In July, 40 Colorado Army National Guard Soldiers assigned to the 1st Space Brigade's 117th Space Battalion monitored computer images, uploaded data and reviewed map printouts as they prepared for crowds expected for the August Democratic National Convention in Denver.

Another group of Soldiers from the unit, who were part of Joint Task Force-National Democratic Convention, stood up months earlier, donned riot gear at a military-operations-in-urbanized terrain site at nearby Fort Carson, Colo., and practiced for the unit's more traditional National Guard role: maintaining civil order.

"If there are demonstrations, these National Guard Soldiers will have to protect people and businesses from protests that could get out of hand," battalion commander Lt. Col. Don Laucirica said.

If there had been an incident involving thousands of people at the 45,000-person-capacity Invesco Field in Denver, the civil-disturbance training could have helped quell it, said Maj. Tod Fenner, who'd been designated team leader for the Army space support team tasked to support JTF-DNC.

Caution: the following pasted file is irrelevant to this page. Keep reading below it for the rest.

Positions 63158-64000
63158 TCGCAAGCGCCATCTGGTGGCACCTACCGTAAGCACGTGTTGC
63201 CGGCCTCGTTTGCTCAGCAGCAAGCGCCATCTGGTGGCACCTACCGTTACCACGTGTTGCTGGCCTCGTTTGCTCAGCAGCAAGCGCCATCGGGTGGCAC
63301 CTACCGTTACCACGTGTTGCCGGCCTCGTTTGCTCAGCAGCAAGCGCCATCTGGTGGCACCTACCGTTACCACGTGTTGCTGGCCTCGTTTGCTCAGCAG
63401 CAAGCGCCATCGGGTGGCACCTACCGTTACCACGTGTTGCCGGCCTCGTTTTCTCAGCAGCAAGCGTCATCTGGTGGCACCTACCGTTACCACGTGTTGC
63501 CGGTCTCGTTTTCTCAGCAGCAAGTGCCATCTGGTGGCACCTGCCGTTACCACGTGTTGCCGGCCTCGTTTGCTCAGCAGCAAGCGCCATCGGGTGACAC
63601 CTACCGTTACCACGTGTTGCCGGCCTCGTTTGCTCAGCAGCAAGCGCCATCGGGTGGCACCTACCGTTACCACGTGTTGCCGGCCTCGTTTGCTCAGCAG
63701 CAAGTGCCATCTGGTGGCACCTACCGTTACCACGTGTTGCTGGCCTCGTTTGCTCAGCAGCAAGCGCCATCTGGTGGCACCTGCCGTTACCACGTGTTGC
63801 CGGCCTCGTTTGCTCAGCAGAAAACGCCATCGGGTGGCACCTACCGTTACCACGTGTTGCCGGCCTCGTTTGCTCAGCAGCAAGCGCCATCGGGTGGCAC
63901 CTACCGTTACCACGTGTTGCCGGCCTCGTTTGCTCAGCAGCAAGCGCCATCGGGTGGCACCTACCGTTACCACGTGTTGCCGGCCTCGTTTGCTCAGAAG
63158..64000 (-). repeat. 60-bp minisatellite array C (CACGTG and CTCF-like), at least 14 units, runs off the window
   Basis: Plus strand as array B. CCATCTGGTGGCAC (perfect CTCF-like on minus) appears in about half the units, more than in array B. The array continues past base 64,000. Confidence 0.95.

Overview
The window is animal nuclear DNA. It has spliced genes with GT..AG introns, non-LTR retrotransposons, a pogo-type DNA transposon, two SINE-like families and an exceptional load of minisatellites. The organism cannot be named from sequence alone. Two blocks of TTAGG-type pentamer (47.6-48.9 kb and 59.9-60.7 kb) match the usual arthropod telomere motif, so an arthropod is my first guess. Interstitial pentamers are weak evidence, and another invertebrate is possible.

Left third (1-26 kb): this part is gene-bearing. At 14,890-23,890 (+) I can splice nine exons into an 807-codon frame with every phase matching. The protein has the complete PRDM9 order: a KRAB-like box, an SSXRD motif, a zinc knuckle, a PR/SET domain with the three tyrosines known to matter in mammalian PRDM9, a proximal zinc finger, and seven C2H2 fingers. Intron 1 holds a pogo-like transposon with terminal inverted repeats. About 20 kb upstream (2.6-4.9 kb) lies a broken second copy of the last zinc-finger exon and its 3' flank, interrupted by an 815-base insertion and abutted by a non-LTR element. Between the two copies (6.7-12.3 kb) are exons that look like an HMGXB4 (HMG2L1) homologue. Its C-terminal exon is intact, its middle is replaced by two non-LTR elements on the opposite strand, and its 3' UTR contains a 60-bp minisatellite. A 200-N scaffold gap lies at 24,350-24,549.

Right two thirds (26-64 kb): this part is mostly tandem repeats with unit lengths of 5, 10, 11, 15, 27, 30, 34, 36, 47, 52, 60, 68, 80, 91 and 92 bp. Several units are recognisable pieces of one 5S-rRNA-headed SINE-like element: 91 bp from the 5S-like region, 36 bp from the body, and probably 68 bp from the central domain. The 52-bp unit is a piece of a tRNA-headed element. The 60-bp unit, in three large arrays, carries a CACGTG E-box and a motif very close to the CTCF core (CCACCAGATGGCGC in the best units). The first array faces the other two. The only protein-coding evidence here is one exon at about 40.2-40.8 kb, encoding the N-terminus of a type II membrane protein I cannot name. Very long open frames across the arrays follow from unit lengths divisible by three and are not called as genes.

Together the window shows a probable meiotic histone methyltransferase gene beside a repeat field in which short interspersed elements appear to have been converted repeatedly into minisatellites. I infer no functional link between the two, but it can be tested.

"In our space mission, we couldn't get a satellite on short notice to 'eye' a demonstration and give us real-time images," Laucirica said. "But we could provide imagery of the area that we have in our existing databases; computer applications allow the "space Soldiers" to access the existing imagery and create three-dimensional views."

If the Soldiers had to extract someone by helicopter, "we could provide flight routes, so the pilot would know what buildings he'd have to maneuver around," Laucirica said.

"Our Soldiers in the 'turtle suits' (protective gear) will have a very different mission from those performing the space-operations role," he continued. "It's very much as it is in Iraq; we could have a team at Central Command headquarters in Florida and a team in Iraq to support Soldiers who have very different needs."